San José State University
Department of Economics

applet-magic.com
Thayer Watkins
Silicon Valley
USA

 The Use of Forward Finite Differences in the Solution of Nonlinear Differential Equations

The analysis starts with the simplest case: dy/dt = -y2. The use of a forward difference approximation of dy/dt at t, i.e., (y(t+h)-y(t))/h; gives more accurately an approximation of dy/dt at t+h/2. Thus the finite difference scheme is really an attempt to find an approximate solution to:

#### (dy/dt)|t+h/2 = -y2(t) which is equivalent to (dy/dt) = -y2(t-h/2)

After dealing with this case an extention to the more general problem will be presented.

## The Solution of the Differential-Difference Equationdy/dt = - y2(t-h/2)

As stated above this equation arises in the use of a forward difference of size h as an approximation of the first derivative dy/dt.

Let y(t-h/2) be approximated by y(t)-(h/2)(dy/dt) so

#### dy/dt = -(y(t)-(h/2)(dy/dt))2= - y2 + hy(dy/dt) -(h2/4)(dy/dt)2

This differential equation can be written as

#### (h2/4)(dy/dt)2 + (1 - hy)(dy/dt) + y2 = 0

The solution for dy/dt, using the formula for the solution of a quadratic equation, is

#### dy/dt = ( -(1-hy) ± ((1-hy)2 - h2y2)1/2 )/(h2/2)

The Taylor series approximation of the square root term is

#### ((1-hy)2 - h2y2)1/2 = (1-hy) - h2y2/(2(1-hy)) <

Thus the solution for dy/dt using the plus form of the square root term is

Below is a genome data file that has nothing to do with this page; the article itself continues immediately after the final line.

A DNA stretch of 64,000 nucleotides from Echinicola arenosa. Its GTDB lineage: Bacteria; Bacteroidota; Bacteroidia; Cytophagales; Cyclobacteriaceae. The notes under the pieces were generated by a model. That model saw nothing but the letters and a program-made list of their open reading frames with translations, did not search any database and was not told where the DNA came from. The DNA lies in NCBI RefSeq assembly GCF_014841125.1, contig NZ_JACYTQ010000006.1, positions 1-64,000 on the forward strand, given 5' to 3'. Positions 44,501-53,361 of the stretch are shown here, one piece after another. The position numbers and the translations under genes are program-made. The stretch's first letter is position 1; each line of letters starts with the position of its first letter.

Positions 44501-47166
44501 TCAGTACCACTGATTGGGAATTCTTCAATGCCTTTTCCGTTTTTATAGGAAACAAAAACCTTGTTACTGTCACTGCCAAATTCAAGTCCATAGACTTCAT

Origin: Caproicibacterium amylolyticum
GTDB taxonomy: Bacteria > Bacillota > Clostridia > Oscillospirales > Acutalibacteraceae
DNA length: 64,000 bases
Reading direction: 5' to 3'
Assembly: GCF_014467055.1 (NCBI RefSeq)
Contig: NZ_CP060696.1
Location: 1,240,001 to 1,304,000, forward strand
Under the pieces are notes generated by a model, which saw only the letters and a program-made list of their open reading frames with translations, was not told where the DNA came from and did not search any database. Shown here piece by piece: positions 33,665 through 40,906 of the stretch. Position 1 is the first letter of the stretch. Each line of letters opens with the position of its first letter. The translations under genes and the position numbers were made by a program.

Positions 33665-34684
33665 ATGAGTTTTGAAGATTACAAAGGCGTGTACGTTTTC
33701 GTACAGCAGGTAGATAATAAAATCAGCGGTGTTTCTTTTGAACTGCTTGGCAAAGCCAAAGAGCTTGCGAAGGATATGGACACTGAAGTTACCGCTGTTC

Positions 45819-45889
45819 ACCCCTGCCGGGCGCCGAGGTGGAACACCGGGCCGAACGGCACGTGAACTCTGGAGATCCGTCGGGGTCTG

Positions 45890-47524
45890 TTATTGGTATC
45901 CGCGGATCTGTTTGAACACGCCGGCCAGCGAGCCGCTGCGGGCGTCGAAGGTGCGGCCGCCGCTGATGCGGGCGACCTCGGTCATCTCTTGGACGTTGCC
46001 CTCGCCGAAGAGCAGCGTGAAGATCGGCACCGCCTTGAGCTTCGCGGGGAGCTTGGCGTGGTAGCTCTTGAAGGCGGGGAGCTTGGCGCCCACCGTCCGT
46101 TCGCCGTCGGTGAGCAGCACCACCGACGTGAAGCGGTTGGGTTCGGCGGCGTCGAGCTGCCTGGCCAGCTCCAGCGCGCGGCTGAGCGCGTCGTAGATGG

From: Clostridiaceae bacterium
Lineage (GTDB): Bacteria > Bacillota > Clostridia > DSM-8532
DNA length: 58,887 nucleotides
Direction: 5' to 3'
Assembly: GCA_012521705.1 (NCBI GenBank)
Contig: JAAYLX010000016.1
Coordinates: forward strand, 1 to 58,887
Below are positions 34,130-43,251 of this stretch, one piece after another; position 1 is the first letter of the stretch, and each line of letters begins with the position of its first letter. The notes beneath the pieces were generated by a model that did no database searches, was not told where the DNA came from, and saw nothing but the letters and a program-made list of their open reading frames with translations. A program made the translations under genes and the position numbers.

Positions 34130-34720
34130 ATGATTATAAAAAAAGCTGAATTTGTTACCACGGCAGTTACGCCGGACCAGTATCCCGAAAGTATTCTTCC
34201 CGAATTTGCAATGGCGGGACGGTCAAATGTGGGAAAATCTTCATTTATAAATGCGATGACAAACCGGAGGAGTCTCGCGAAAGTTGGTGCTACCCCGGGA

#### dy/dt = - y2/(1-hy)

This differential equation has the solution

#### 1/y(t) - 1/y(0) + hln(y(t)/y(0)) = t

This transcendental equation does not have an explicit solution for y as a function of t, but having t as a function of y is just as good.

The solution for the backward differences is obtained by making h a negative value; i.e.,

## Numerical Solution to the Differential Equation

The numerical approach uses the scheme

#### (y(t+h)-y(t))/h = -y2which reduces to y(t+h) = y(t) - hy2(t)

An example with h=1 yields the results shown below.

As can be seen from the graph above, the numerical solution using forward differences tracks not the solution to the differential equation but instead it is an approximation to the solution of the corresponding differential-difference equation. Thus the numerical solution provides a good approximation to the solution of the differential equation only to the extent that the solution to the corresponding differential-difference equation appoximates the solution to the differential equation.

## The More General Case

The preceding analyis generalizes to the case

#### dy/dt = f(y) which has the solution F(y) - F(y0) = ∫y0y(dz/f(z)) = t

where y0 is the value of y at t=0.

For the forward difference the corresponding differential-difference equation is:

#### dy/dt = f(y(t-h/2)) which is approximately dy/dt = f(y(t)-(h/2)(dy/t)) which in turn is approximately equal to dy/dt = f(y(t)) - f'(y(t))(h/2)(dy/dt)

Putting this equation in differential form gives

#### (1+f'(y)(h/2))(dy/f(y)) = dy/f(y) + (h/2)(f'(y)dy/f(y)) = dt which, upon integration from 0 to t gives F(y) - F(y0) + (h/2)ln(f(y)/f(y0)) = t

The backward difference approximation leads to the same expression except for a negative sign for the logarithmic term.

Thus the effect of forward or backward differencing in the solution of a differential equation of the type dy/dt = f(y) is to shift the time at which a particular level of y is achieved by an amount proportional to the timestep and a logarithmic term; i.e., (h/2)ln(f(y)/f(y0)). The logarithmic term is a function of the ratio of dy/dt at time t to what it was at t=0.